For this people's heart is waxed gross, and their ears are dull of hearing, and their eyes they have closed; lest at any time they should see with their eyes and hear with their ears, and should understand with their heart, and should be converted, and I should heal them.

Offline Hops Brewster

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Re: Pic: honey bee lice
« Reply #8 on: July 24, 2020, 11:21:42 am »
If OA or other organic acids help keep them in check it's just one more item on the balance scale in favor of OA treatment.
If a human needs a constant treatment of antibiotics is the human considered healthy?  No treatment comes without side effects.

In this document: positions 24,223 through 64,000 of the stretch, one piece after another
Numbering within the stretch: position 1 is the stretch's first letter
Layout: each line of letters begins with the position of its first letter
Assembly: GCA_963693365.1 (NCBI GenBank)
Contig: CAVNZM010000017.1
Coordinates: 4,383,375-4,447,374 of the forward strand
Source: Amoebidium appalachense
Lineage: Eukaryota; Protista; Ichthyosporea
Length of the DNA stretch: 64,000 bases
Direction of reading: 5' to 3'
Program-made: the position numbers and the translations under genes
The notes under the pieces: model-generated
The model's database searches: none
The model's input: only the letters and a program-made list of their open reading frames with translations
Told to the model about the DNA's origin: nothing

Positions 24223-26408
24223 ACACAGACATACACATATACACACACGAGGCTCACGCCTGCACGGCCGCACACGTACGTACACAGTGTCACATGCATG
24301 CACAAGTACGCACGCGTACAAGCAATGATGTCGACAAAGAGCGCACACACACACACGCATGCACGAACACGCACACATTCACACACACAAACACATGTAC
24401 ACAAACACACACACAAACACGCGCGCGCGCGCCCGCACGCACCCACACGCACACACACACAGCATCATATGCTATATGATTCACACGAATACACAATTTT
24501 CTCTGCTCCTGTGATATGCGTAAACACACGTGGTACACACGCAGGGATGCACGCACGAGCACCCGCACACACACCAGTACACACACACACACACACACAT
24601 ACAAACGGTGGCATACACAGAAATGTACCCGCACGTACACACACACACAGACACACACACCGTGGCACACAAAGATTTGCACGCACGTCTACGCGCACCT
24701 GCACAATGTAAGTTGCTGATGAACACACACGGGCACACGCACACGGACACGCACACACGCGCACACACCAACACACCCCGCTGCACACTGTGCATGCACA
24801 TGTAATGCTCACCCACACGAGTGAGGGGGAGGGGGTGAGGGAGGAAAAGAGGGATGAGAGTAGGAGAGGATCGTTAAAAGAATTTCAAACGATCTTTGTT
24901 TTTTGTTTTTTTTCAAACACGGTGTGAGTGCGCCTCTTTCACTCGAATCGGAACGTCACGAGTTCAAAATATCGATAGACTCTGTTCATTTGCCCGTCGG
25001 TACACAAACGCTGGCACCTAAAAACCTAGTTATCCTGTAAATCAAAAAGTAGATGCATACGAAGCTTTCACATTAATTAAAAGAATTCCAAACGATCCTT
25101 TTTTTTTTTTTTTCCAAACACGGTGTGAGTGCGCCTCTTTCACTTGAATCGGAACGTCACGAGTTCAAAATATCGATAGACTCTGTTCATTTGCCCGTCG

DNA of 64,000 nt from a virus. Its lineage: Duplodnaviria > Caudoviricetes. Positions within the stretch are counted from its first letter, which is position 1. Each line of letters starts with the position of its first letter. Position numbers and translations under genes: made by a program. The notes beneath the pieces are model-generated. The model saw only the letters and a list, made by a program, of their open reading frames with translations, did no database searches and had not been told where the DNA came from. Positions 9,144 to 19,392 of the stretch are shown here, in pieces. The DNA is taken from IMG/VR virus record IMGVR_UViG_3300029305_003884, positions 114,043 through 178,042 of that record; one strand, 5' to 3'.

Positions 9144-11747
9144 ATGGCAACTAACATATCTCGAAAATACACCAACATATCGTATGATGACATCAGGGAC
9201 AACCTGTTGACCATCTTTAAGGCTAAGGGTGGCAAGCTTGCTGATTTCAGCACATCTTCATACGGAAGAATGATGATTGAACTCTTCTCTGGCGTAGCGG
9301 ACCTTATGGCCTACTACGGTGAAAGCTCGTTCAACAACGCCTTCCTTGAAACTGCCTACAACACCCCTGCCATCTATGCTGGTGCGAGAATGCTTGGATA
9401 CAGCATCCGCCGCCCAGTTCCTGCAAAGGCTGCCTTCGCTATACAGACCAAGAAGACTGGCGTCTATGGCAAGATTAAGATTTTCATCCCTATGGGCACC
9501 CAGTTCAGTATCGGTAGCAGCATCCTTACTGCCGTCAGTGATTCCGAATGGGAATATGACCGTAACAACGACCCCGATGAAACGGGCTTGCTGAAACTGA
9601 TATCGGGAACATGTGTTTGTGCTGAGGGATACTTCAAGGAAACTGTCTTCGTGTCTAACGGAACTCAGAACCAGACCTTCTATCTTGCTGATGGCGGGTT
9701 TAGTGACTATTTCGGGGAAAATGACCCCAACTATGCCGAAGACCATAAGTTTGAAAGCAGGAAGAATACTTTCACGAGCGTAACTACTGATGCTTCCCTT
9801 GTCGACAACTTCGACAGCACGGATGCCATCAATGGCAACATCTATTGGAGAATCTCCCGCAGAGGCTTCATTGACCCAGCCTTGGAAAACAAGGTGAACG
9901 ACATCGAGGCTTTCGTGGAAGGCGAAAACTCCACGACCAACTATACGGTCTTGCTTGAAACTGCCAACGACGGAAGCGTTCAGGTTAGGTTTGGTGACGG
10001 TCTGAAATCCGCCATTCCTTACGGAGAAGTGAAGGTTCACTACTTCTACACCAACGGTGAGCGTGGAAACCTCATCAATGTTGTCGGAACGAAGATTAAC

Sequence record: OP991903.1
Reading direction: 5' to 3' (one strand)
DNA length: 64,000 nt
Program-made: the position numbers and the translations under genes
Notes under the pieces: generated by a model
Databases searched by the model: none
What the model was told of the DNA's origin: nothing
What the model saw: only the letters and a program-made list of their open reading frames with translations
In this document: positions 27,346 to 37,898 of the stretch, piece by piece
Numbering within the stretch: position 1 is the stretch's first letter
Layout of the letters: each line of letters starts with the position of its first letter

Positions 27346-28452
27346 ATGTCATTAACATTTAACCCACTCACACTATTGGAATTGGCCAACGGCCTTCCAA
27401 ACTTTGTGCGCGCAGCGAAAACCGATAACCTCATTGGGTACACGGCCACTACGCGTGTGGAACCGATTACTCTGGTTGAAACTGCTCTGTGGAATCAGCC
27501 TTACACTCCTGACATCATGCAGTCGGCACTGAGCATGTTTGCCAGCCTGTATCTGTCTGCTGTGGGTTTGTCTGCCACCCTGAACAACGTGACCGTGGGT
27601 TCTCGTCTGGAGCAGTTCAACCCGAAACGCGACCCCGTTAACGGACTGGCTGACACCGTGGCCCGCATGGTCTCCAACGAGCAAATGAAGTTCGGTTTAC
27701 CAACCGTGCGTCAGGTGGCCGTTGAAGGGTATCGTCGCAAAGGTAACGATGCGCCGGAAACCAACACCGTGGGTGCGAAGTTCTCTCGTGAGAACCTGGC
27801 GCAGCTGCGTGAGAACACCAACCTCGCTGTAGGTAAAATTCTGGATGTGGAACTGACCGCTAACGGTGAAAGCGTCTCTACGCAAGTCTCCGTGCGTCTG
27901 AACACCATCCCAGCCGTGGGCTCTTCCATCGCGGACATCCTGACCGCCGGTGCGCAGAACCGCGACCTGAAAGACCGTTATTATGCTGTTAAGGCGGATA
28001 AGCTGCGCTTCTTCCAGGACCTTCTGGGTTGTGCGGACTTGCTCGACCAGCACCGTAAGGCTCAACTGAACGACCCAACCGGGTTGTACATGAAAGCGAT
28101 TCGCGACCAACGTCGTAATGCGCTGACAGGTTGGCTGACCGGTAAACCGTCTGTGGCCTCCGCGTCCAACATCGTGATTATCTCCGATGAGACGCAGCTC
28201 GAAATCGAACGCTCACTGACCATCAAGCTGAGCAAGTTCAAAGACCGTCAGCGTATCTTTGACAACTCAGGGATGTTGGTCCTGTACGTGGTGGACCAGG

OA treatment ain't constant or prophylactic.  It's responsive to tested condition.  And yes, there are side effects.  That's why we follow treatment and dosage protocols. 
Ignoring the pests has its own set of side effects, too.
Winter is coming.

I can't say I hate the government, but I am proudly distrustful of them.

Offline Acebird

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Re: Pic: honey bee lice
« Reply #9 on: July 25, 2020, 09:19:10 am »
Using OA in the hive for a pest that can't be eradicated year after year is IMV constant and prophylactic.  IMV OA or any other chemical should be used outside the hive with the addition of a luer.  Draw the pest away from the hive and kill it.  If you can make such a luer the results will be better.  But nobodies tried.
Brian Cardinal